A solar-powered bus described by its Ugandan makers as the first in Africa has made its public debut. Kiira Motors' electric bus, Kayoola, displayed recently at a stadium in Uganda's capital. From Kampala, Maurice Magorane filed this report narrated by Salem Solomon.
    Video

    Video Uganda Unveils its First Solar-powered Bus

    A solar-powered bus described by its Ugandan makers as the first in Africa has made its public debut. Kiira Motors' electric bus, Kayoola, displayed recently at a stadium in Uganda's capital. From Kampala, Maurice Magorane filed this report narrated by Salem Solomon.
    Video

    Video Silicon Valley: More Than A Place, It's a Culture

    Silicon Valley is a technology powerhouse and a place that companies such as Google, Facebook and Apple call home. It is a region in northern California that stretches from San Francisco to San Jose. But, more than that, it's known for its startup culture. VOA's Elizabeth Lee went inside one company to find out what it's like to work in a startup.
    Video

    Video Immigrant Delegate Marvels at Democratic Process

    It’s been a bitter and divisive election season – but first time Indian-American delegate Dr. Shashi Gupta headed to the Democratic National Convention with a sense of hope. VOA’s Katherine Gypson followed this immigrant with the love of U.S. politics all the way to Philadelphia.
    Video

    Video Philadelphia Uses DNC Spotlight to Profile Historic Role in Founding of United States

    The slogan of the Democratic National Convention now underway in Philadelphia is “Let’s Make History Again” which recognizes the role the city played in the foundation of the United States in the 18th century. As VOA’s Kane Farabaugh reports, local institutions are opening their doors in an effort to capitalize on the convention spotlight to draw visitors, and to offer more than just a history lesson.
    Video

    Video A Life of Fighting Back: Hillary Clinton Shatters Glass Ceiling

    Hillary Clinton made history Thursday, overcoming personal and political setbacks to become the first woman to win the presidential nomination of a major U.S. political party. If she wins in November, she will go from “first lady” to U.S. Senator from New York, to Secretary of State, to “Madam President.” Polls show Clinton is both beloved and despised. White House Correspondent Cindy Saine takes a look at the life of the woman both supporters and detractors agree is a fighter for the ages.
    Video

    Video Dutch Entrepreneurs Turn Rainwater Into Beer

    June has been recorded as one of the wettest months in more than a century in many parts of Europe. To a group of entrepreneurs in Amsterdam the rain came as a blessing, as they used the extra water to brew beer. Serginho Roosblad has more to the story.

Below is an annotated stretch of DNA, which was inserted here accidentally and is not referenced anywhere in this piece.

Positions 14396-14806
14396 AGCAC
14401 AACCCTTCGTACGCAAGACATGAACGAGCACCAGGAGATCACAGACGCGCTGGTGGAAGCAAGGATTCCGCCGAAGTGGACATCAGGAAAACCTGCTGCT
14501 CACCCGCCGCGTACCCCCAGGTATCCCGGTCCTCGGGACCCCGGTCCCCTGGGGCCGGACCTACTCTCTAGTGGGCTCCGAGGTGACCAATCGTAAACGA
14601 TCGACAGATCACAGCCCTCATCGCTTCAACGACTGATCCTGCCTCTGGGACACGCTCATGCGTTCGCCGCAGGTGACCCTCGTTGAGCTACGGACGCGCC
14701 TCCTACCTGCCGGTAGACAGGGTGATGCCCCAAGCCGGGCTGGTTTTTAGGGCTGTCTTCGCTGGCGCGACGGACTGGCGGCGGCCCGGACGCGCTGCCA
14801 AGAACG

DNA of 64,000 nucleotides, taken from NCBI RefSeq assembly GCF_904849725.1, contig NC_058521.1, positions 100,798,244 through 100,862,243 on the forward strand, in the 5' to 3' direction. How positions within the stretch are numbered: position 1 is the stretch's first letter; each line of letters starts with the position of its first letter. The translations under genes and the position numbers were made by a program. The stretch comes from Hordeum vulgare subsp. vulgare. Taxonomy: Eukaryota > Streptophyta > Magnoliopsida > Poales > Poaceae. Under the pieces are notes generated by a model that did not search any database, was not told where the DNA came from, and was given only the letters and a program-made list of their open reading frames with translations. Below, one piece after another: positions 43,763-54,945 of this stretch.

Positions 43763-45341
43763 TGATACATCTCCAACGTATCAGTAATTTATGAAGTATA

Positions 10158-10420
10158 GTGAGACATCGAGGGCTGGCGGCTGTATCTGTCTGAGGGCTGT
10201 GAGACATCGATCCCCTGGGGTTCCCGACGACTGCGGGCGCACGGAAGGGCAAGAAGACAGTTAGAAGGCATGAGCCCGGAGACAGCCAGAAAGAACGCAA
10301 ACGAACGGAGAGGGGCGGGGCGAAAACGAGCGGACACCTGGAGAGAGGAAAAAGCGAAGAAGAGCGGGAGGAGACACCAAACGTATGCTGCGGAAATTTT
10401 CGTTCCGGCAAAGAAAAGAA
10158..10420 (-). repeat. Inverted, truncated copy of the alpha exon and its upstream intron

Video

    Video First Time Delegate’s First Day Frustrations

    With thousands of people filling the streets of Philadelphia, Pennsylvania for the 2016 Democratic National Convention, VOA’s Kane Farabaugh narrowed in on one delegate as she made her first trip to a national party convention. It was a day that was anything but routine for this United States military veteran.
    Video

    Video Commerce Thrives on US-Mexico Border

    At the Democratic Convention in Philadelphia this week, the party’s presumptive presidential nominee, Hillary Clinton, is expected to attack proposals made by her opponent, Republican presidential nominee Donald Trump, to build a wall along the U.S.-Mexico border. Last Friday, President Barack Obama hosted his Mexican counterpart, President Enrique Peña Nieto, to underscore the good relations between the two countries. VOA’s Greg Flakus reports from Tucson.
    Video

    Video Film Helps Save Ethiopian Children Thought to be Cursed

    'Omo Child' looks at effort of African man to stop killings of ‘mingi’ children
    Video

    Video London’s Financial Crown at Risk as Rivals Eye Brexit Opportunities

    By most measures, London rivals New York as the only true global financial center. But Britain’s vote to leave the European Union – so-called ‘Brexit’ – means the city could lose its right to sell services tariff-free across the bloc, risking its position as Europe’s financial headquarters. Already some banks have said they may shift operations to the mainland. Henry Ridgwell reports from London.
    Video

    Video Recycling Lifeline for Lebanon’s Last Glassblowers

    In a small Lebanese coastal town, one family is preserving a craft that stretches back millennia. The art of glass blowing was developed by Phoenicians in the region, and the Khalifehs say they are the only ones keeping the skill alive in Lebanon. But despite teaming up with an eco-entrepreneur and receiving an unexpected boost from the country’s recent trash crisis the future remains uncertain. John Owens reports from Sarafand.
    Video

    Video Migrants Continue to Risk Lives Crossing US Border from Mexico

    In his speech Thursday before the Republican National Convention, the party’s presidential candidate, Donald Trump, reiterated his proposal to build a wall along the U.S.-Mexico border if elected. Polls show a large percentage of Americans support better control of the nation's southwestern border, but as VOA’s Greg Flakus reports from the border town of Nogales in the Mexican state of Sonora, the situation faced by people trying to cross the border is already daunting.

    Special Report

    Adrift The Invisible African Diaspora